She started researching other groups that were tackling mental health issues through their music or art activities. Our diva realized that this was both part of “gathering data” under her third heading “Connect with Those Who Want What You Have” as well as the “Be Unique” section. She wanted to make sure she could add to their efforts overall. Maybe she could be part of a larger tidal wave of people all working towards better mental health solutions. It made her smile to think how great that would feel. She pushed on. Under her second heading, she started brainstorming how she could create points of distinction for this project. Who would the market be? She substituted audience for market. Then, she started thinking about how there could be different audiences for this project. There would hopefully be a group of her audience who identified as artists. Maybe she could even invite mental health professionals. “Who else would be a good fit in this audience?” she wondered.
As she kept working, she prompted herself to write about the social and world conditions to which she was responding or perhaps her audience was experiencing. Then, it was on to another point of distinction: could people easily copy this idea? Is that something she wanted? Did she want to create something that other artists could easily copy and do in their own work? Or, did she want to put together something that only she could do? She wrestled with the various answers and finally decided that she wanted to create a framework that other singers could adopt but that there would be elements to her performance and interactive work that only she could do. She wondered if this project had legs or longevity. Could this project get better and more valuable over time? She started writing about how this project could start now in one form and morph into different stages.
Going Beyond Audience Demographics
Our diva spent her lunch brainstorming who would be attracted to a project like this. Taking in the the sight of all the different people bustling around her at this little lunch spot near her office, she thought about where she could find enthusiastic supporters of this idea. Where would she need to go to find fans that would come to the performance simply because of their demonstrated interest in the subject. She knew that if she only relied on her own circle of friends, she wouldn’t be able to reach very far. Maybe she would even miss some people who really wanted this kind of performance in their city but she didn’t know personally yet.
When she got back to her computer, she was deep in thought over delivering a great experience. “Oh boy, create a three-part experience? What does that even mean?” she realized she needed to head back to the book. She read silently, “The brand experience does not occur only at the time of transaction. The brand experience begins as soon as you appear on the buyer’s radar screen. By dividing the experience in three distinct time zones — before they buy, while they are buying, and after they buy — it’s much easier to identify new opportunities and potentially dangerous challenges.” Okay, time to sub out some corporate jargon. What were the three distinct zones in relation to her project? She tried thinking of it like leading up to the performance, during the performance, and after the performance. She furrowed her brow, “after the performance? I’ve never thought of that before. Like, send them a survey or something? Hmmm, what would be a good way to keep people engaged after the performance?” Clicking her pen furiously, that always meant that our diva was in her getting shit done mode, she considered what they could make during the event that might be like a take-away or a gift or something so that people could get more use out of the event than just the moment. She started toying with the idea of making “self-care packages” to give away as goodie bags. “Oh, I like that,” she said with self-satisfaction.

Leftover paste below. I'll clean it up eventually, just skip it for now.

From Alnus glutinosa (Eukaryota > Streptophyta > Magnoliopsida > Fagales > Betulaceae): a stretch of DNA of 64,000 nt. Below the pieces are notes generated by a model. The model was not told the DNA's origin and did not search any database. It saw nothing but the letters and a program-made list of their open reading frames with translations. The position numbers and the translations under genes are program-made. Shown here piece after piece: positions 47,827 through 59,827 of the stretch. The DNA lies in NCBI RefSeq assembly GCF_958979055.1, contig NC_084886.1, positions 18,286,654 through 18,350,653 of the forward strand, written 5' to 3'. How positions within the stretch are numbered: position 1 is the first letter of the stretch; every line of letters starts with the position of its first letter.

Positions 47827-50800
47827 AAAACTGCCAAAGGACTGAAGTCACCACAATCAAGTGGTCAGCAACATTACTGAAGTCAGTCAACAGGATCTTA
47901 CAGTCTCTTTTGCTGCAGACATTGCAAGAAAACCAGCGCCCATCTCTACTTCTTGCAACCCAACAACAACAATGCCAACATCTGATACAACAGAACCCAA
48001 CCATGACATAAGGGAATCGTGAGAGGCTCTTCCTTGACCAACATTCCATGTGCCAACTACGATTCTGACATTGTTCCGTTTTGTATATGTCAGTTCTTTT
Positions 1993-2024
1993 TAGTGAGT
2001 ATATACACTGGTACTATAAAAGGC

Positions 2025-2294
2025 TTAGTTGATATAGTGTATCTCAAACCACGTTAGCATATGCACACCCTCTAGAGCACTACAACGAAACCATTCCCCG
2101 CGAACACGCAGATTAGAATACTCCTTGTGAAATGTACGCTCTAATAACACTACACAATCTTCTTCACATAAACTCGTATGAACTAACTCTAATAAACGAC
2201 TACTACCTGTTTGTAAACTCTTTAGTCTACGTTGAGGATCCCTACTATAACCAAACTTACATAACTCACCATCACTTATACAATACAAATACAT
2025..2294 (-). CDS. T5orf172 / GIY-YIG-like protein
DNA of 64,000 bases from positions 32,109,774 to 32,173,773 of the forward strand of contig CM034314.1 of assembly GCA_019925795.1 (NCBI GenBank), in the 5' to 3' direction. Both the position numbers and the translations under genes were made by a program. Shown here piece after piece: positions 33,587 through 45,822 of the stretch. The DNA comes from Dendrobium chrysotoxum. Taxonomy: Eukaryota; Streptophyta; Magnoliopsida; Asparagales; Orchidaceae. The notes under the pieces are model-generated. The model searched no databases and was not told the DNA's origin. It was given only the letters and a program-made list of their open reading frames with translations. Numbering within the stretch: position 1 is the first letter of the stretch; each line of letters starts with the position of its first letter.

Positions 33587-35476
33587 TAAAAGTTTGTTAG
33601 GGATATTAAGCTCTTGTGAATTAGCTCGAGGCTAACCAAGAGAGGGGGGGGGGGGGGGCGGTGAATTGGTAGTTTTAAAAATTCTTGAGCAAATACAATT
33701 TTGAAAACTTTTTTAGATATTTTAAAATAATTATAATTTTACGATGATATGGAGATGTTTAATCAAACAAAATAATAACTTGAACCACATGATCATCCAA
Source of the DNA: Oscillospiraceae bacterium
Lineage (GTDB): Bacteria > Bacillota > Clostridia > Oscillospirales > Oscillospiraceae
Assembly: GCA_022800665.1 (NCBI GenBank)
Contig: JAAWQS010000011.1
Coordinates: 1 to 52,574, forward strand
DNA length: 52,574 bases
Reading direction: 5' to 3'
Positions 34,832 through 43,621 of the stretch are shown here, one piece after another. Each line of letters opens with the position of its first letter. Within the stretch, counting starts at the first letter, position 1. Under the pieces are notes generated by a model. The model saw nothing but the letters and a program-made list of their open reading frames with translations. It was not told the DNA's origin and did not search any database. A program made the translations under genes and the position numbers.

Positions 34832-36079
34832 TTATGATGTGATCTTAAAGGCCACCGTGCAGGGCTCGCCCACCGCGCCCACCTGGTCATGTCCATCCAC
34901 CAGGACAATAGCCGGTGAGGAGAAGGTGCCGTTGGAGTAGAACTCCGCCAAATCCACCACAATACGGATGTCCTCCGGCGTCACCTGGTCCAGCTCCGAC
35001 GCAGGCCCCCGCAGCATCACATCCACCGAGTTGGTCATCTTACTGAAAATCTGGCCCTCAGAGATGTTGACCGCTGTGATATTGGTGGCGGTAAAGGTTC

Creating a Brand Experience
There was clearly a lot more thinking to be done on this than what she could get done today. But, this was a good start. She was just getting started thinking about involving all of the participants’ senses in each of the three stages. Thoughts came flying out of nowhere that helped her get clearer on crafting a distinct mental mark on what this performance event could be. She felt better about not being exactly the same as that Brooklyn ensemble. She was happy that hipster guy told her about them but she felt relieved that she wasn’t copying exactly what they are doing. Maybe they could even partner on something in the future. “Whoa, don’t get ahead of yourself, honey,” she cautioned.
This outline was really surprising her with the big stuff and the little stuff that it exposed in her thinking. Her notes were full of tangibles and intangibles that inspired her; she had repertoire choices lighting up her brain. She couldn’t wait to get in the practice room and get to work. Looking at the clock she drooped a little to see how long it would be before she was able to sing again. At the same time, she was thankful for the parameters that had inspired her to do this deep dive into a new project.
29 Days to Diva: The Worksheets
Want some help completing your Day 10 challenge? These challenges are getting more involved all the time. Here’s a worksheet that helps you begin your project brand outline! Get ready for some heavy brainstorming, divas.
Try it out! If you like it, I hope you’ll sign up for the email list in the box below and share this post on your favorite social media channels. You can find me @mezzoihnen or feel free to use the hashtag #29DTD or #29DaystoDiva.